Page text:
hide captionHundreds of Hurricane Katrina survivors march on Capitol Hill in February 2006, in a rally organized by ACORN to press the Bush administration and Congress to fund the rebuilding of New Orleans.
Chip Somodevilla/Getty Images
Hundreds of Hurricane Katrina survivors march on Capitol Hill in February 2006, in a rally organized by ACORN to press the Bush administration and Congress to fund the rebuilding of New Orleans.
Chip Somodevilla/Getty Images
ACORN, the community organizing group, is fighting for its survival these days, but its current plight has been years in the making.
Part of the story is the group's own missteps. ACORN was founded to help low- and middle-income Americans, but its edgy tactics and a series of gaffes fed the notion that the group was unreliable.
That image, however, was built in part by a long campaign of attacks and allegations of illegal activities from a host of opponents in the corporate world, the Republican Party and conservative media outlets.
ACORN attracted the scrutiny of these groups because its work — which ranges from campaigns for a higher minimum wage to voter registration drives — was often effective.
But as ACORN achieved some successes and grew quickly, its management woes led to additional missteps, including an episode last year where the brother of ACORN's founder was accused of embezzling nearly $1 million from the group, giving its political enemies even more fodder.
The latest — and most explosive — stumble came after conservative activists videotaped themselves posing as a pimp and prostitute to get housing advice from ACORN employees. ACORN insists that this behavior by a few of its workers, who were promptly fired, was an aberration, not the norm. Nonetheless, conservatives have pounced on the incident, pushing through Congress a temporary freeze on government funding for the group and its affiliates.
The overall dynamic is a familiar one, says Donald Green, a political scientist at Yale University who has observed some of ACORN's work firsthand.
"One side has perhaps exaggerated the influence and scope of this group's power, and it becomes this larger-than-life force," says Green, the director of Yale's Institution for Social and Policy Studies. "You have an inflated sense of what your opponents are able to accomplish, and it makes you all the more outraged that they might be skirting the law."
Radical Roots; Successful Results
ACORN, which stands for the Association of Community Organization for Reform Now, currently claims to have more than 500,000 member families and a budget of about $25 million. At least until the latest scandal broke, the group worked closely with several U.S. government agencies and several prominent U.S. corporations.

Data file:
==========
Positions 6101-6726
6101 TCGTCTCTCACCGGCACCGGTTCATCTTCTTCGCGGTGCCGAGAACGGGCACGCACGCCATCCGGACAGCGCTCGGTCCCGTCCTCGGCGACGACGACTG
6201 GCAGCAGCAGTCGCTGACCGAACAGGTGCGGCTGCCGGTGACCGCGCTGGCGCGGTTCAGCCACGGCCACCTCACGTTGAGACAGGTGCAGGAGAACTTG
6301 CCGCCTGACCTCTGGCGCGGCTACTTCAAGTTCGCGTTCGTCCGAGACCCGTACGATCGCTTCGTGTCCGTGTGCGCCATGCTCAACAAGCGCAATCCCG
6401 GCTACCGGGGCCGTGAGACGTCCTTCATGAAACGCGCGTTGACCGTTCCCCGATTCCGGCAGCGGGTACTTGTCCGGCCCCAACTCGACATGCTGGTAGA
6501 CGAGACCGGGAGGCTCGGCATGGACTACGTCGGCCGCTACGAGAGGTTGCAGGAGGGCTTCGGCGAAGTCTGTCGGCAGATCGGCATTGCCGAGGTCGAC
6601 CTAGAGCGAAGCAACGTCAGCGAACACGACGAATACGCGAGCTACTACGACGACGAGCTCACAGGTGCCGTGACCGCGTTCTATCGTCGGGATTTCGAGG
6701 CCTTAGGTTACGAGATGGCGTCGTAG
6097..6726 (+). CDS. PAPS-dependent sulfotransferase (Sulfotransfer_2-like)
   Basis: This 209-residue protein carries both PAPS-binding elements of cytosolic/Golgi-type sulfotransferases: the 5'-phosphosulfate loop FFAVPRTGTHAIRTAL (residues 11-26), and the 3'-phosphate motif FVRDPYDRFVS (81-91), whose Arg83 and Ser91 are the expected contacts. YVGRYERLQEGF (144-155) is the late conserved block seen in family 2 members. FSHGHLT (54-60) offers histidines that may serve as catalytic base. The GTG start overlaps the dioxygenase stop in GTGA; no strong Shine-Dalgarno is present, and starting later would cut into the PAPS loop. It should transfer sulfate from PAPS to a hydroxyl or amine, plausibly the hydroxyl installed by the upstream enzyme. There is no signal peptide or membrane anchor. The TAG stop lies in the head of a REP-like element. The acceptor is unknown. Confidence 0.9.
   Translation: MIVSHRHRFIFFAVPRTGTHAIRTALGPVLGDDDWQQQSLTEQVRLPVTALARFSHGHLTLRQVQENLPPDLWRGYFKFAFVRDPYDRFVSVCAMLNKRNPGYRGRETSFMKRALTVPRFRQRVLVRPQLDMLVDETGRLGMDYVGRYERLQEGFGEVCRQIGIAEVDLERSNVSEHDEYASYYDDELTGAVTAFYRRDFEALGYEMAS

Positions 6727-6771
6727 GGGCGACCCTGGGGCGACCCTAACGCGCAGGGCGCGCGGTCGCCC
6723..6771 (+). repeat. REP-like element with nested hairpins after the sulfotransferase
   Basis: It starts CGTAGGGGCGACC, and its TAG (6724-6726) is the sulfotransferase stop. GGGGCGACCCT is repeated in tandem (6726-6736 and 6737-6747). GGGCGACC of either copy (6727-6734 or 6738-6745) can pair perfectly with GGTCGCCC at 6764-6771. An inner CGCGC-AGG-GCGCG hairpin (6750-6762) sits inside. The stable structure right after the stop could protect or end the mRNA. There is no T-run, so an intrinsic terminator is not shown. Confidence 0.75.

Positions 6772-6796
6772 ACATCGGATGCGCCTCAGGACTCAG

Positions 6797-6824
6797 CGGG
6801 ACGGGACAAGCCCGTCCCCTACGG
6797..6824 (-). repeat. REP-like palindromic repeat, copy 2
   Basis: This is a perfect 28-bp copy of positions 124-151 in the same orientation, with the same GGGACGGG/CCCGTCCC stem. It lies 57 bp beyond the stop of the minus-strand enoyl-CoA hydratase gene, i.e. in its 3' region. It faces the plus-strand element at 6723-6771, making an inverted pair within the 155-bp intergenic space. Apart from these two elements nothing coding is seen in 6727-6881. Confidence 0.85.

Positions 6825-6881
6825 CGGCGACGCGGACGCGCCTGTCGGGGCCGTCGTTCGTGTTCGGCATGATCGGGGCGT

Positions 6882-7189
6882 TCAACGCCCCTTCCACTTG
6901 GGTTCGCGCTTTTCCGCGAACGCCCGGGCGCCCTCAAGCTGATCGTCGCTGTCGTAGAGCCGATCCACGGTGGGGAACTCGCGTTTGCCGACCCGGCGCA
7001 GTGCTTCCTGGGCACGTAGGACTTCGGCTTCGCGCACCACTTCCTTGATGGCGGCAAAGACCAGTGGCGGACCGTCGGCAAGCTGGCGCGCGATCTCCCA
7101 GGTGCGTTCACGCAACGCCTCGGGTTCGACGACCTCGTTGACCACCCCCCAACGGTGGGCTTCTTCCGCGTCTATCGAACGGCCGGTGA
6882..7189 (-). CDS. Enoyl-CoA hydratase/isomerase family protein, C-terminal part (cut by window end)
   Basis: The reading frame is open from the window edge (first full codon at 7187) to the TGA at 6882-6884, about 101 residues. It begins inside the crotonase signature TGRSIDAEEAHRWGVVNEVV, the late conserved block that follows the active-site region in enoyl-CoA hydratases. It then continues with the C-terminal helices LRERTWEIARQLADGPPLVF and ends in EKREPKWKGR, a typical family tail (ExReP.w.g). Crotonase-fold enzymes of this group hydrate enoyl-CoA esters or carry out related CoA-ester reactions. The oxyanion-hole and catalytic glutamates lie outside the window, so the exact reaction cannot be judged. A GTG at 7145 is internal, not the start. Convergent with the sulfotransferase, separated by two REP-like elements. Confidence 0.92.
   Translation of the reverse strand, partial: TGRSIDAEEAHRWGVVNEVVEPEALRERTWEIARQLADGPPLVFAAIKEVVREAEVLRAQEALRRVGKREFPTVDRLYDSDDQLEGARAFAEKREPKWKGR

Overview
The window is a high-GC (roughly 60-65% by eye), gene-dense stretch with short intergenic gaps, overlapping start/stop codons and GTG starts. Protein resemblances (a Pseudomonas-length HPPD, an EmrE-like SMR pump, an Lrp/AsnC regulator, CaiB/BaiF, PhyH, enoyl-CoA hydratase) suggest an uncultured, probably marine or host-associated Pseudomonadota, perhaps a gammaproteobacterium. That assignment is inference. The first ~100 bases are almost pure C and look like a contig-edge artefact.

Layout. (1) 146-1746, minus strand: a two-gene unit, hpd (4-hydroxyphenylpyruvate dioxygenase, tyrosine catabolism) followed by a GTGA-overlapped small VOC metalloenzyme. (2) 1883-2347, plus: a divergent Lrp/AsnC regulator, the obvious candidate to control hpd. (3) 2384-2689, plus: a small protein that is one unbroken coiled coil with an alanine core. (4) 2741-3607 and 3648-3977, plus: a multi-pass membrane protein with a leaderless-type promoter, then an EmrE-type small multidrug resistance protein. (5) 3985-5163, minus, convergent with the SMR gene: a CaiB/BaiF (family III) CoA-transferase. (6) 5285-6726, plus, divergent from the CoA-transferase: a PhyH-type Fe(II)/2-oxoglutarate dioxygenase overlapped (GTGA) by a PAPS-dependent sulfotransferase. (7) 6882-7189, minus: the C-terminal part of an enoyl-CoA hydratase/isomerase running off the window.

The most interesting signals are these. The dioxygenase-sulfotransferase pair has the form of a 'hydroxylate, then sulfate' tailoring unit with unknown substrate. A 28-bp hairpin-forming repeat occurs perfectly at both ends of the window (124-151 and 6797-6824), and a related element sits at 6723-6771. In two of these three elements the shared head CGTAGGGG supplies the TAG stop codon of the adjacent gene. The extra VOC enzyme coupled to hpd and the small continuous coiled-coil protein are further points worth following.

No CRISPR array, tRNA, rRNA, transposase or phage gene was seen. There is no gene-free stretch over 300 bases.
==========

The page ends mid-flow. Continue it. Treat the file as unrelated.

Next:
Historically, however, ACORN was more radical. Founded in Arkansas in 1970, it spread across the country by staging demonstrations, sit-ins and confrontational protests that made the group difficult to ignore in many local communities.
"ACORN can be the most militant of the existing direct-action groups," says Michael McCray, a former ACORN member who fell out with the group last year after a power struggle over its leadership. "Forty years ago, a lot of groups were doing things — more sit-ins, more direct action — but over time, that space has been left to ACORN."
The group took on many high-profile targets, including banks, low-wage industries, large corporations and even some prominent Republicans. In 1995, for example, ACORN activists disrupted a speech by then-House Speaker Newt Gingrich.
In one typical campaign, ACORN targeted H&R Block for allegedly gouging low-income customers on tax preparation fees. Protesters picketed branches in dozens of cities and allegedly even showed up at the home of the chief executive. Eventually, H&R Block agreed to negotiate with ACORN to lower its fees, and the two launched a campaign to reach out to low-income clients.
"Among sociologists who have studied ACORN, of all the groups who are trying to help the poor, ACORN is one of the most successful, if not the most successful, in terms of producing results," says John Atlas, the president of the board of the National Housing Institute and the author of a forthcoming book sympathetic to ACORN called Seeds of Hope.
Powerful Allies, Powerful Enemies